Family History

They want to know stories from before they were born. My niece prompts with an example: she is telling me about the time at the Chart House, when I squeezed a cherry tomato with salad tongs, and the tomato flew across the table and landed on my father's forehead. They ask for more, a polite request for the "funniest stories ever." I can't think of any. Later, when they are playing Airplane, shouting-laughing-toppling over, I say, "Your mama and I used to play that." They are interested immediately, asking questions, curious about any detail I can spare.


Batmans and Hawkgirls

At the swimming lesson the teacher divided seven students – five girls, two boys – into groups. The groups would set off from the wall at two different times to practice the specific skill the teacher had demonstrated: turning the head, circling the arms, keeping the body in a straight line. With each skill, the students got to suggest categories and the two names that would define the cohorts of swimmers. In the first round, one kid chose “candy,” and the students were divided into “Candy Canes” and “Cotton Candy.” The groups practiced their leg kicks. In the second round, another child nominated “superheroes” as the category, and the groups chosen were“Batmans” and “Hawkgirls.” The teacher assigned the boys to be “Batmans” and the girls to be “Hawkgirls." Watching from the bleachers, I was charmed to hear my niece ask if she could be a Batman. “Of course,” the instructor said.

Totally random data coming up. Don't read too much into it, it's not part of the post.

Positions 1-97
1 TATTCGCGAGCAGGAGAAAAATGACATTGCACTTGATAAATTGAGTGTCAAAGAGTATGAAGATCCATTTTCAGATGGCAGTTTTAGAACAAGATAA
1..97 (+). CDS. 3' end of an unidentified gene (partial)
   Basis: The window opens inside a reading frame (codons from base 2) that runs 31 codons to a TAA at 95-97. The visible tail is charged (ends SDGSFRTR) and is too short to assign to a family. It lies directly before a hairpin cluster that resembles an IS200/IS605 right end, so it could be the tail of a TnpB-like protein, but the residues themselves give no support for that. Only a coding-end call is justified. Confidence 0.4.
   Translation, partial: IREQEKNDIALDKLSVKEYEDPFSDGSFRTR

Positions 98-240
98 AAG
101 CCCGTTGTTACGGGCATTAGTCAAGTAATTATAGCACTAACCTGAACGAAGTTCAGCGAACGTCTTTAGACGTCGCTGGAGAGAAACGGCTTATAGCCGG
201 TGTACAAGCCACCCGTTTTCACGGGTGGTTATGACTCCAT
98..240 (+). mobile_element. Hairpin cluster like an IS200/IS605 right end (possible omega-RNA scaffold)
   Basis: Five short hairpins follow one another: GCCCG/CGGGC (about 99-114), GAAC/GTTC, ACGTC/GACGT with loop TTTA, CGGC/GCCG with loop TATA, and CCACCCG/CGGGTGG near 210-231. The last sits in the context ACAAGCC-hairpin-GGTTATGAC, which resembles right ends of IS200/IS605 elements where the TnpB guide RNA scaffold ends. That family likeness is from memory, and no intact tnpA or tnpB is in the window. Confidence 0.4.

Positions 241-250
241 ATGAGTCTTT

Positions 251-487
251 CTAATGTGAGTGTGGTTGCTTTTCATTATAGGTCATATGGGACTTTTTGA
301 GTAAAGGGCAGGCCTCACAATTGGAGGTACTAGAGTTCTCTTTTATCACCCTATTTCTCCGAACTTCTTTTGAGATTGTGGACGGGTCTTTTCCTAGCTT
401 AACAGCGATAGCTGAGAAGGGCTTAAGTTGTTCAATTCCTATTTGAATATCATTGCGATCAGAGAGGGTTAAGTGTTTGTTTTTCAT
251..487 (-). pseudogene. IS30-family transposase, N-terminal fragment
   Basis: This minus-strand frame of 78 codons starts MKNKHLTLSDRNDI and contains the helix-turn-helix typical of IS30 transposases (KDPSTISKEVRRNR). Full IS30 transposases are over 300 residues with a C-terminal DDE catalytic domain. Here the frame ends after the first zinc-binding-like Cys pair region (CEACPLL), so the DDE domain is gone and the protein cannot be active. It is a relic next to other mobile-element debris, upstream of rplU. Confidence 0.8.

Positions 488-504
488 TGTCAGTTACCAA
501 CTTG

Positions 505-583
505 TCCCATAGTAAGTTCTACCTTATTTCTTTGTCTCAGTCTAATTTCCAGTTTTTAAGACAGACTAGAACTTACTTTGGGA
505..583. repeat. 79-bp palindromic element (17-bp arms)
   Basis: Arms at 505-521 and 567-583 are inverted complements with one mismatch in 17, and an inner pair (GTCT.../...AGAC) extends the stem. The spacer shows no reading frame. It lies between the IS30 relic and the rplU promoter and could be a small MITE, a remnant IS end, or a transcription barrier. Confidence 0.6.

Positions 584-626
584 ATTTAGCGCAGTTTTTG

The following category a child requested was “people.” “What, famous people?” A boy offered a name for one of the groups: “Barack Obama.” A girl proposed the name for the other group: “Hillary Clinton.”  So the Barack Obamas and Hillary Clintons took turns swimming across the pool. And none of the children gave a thought to Donald Trump. And I felt optimistic about what this election meant for all the young swimmers.


Thinking About

Thinking about "make" when used to mean arriving at a place. Like "After Summit, this train will make Newark Broad Street," or "If we make Richmond by nightfall..."



Don't Forget

"Don't forget to do your kegels!" he shouted across Sixth Avenue.



John wanted to be an Air Force pilot back then. But he didn't think he would pass the physical. He didn't have 20/20 vision.